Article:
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Title

INFORMED PATIENT CHOICE IN TREATMENT ABROAD-A RESPONSE TO RECENT COMMENTARIES (CORRESPONDENCE)

Pages

 Start Page 491 | End Page 492

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Abstract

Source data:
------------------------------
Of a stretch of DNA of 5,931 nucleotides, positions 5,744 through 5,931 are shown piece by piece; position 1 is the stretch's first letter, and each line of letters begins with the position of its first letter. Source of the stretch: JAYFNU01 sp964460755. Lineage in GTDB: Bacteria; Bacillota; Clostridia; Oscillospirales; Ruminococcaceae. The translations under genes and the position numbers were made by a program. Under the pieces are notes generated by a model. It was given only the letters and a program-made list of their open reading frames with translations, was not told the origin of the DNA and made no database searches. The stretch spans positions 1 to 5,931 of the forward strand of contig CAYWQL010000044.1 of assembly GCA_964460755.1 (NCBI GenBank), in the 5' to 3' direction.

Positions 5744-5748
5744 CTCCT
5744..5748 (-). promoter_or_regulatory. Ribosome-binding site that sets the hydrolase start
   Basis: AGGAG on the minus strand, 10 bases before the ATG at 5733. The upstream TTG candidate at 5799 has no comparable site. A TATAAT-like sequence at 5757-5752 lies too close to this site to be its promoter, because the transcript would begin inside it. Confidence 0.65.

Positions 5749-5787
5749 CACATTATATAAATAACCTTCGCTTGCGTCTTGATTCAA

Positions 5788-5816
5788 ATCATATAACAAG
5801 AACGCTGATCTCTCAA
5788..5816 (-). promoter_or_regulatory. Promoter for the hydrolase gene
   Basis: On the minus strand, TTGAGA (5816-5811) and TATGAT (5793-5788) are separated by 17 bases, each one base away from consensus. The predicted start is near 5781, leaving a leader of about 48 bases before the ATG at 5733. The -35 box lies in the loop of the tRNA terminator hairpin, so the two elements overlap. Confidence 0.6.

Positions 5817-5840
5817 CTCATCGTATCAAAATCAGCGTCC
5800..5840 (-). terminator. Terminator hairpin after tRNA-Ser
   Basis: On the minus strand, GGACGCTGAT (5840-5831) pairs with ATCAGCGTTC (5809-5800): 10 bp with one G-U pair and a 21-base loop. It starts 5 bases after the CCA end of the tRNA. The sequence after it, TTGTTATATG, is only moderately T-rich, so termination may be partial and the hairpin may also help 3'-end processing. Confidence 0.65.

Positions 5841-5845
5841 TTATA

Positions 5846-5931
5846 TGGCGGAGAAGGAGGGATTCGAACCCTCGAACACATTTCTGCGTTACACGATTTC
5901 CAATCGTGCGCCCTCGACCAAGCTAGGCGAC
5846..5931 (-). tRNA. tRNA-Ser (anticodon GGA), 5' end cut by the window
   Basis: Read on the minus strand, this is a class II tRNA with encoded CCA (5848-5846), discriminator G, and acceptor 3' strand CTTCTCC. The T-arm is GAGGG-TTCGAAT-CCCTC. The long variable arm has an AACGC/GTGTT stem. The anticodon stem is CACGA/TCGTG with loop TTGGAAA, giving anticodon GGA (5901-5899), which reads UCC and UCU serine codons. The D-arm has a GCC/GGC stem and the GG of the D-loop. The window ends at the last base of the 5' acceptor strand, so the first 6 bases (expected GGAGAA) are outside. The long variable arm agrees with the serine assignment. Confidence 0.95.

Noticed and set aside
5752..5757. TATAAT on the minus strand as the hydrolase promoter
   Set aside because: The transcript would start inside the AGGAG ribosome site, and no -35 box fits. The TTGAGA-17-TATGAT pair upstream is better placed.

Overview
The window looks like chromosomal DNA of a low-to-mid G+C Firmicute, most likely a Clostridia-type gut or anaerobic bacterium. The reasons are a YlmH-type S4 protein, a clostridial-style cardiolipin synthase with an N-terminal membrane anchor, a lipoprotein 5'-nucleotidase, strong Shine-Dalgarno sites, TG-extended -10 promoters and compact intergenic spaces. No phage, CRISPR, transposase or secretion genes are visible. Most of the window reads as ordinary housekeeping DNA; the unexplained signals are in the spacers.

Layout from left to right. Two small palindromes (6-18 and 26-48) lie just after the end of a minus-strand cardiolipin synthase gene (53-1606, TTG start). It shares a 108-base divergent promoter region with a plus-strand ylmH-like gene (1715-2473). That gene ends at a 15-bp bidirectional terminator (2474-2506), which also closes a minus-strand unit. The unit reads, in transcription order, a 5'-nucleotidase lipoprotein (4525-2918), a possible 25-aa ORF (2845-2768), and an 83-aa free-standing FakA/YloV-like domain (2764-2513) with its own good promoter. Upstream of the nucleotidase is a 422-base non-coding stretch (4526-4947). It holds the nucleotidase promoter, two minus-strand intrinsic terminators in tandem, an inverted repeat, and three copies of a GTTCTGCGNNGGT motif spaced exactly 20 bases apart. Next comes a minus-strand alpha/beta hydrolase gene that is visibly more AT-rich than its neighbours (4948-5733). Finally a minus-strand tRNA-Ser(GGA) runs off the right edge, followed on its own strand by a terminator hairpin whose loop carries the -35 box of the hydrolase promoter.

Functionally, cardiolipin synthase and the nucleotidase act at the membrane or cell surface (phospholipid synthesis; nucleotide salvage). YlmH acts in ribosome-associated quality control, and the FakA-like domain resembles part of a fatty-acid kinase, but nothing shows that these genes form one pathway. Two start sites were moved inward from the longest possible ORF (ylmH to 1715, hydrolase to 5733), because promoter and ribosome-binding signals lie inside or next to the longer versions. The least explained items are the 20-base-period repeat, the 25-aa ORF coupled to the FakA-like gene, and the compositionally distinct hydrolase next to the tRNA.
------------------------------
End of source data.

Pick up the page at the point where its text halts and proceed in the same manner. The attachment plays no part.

Lunt (1) and Mainil (2) emphasize the importance of continued research into the scope, nature and motivations for cross border care within Europe. Understanding patient mobility in the rapidly changing environment and turbulent movements is crucial in the consideration of accessible healthcare provision. Crossing the border or travelling far destinations in order to obtain healthcare, medical services and wellness, spa and relaxation treatments is not a new phenomenon. Europe-wide and global patient flows have been doubtlessly growing in the last few decades. Our study highlights motivations of a sample of predominantly Romanian patients travelling to Hungary for care in the context of a stable and longstanding between these two EU countries – also to note that significant amount of Romanian patients having had sought treatment abroad on several occasions - not exclusively in Hungary - and aiming to return home in improved health condition. More frequent drivers for patient mobility were perceptions of better quality of care, access to specialist care, and shorter waiting times. Previous studies (3,4) have also suggested that one of the most important drivers of patient mobility is the greater affordability of different treatments abroad. When considering the price differences, that should also be highlighted that surrounding neighbouring countries might have similar prices and easier for them to get reimbursed by domestic health insurer than those patients travelling from longer distances. In Romania, private provision, consumer-driven demand and market-driven elements play a dominant role (5). On the other hand, the trends in health spending of the population for health protection and healthy lifestyle show increase globally, patients/clients tend to invest more into their health and any health-related activities. Our study echoes recent research which also found that important motivations were avoidance of waiting lists, experiences of poor health services and quality, and lack of access specialists or advanced technology (6). In addition, there is increasing literature on patient mobility trends to combine medical care with leisure and cultural programs (7,8).

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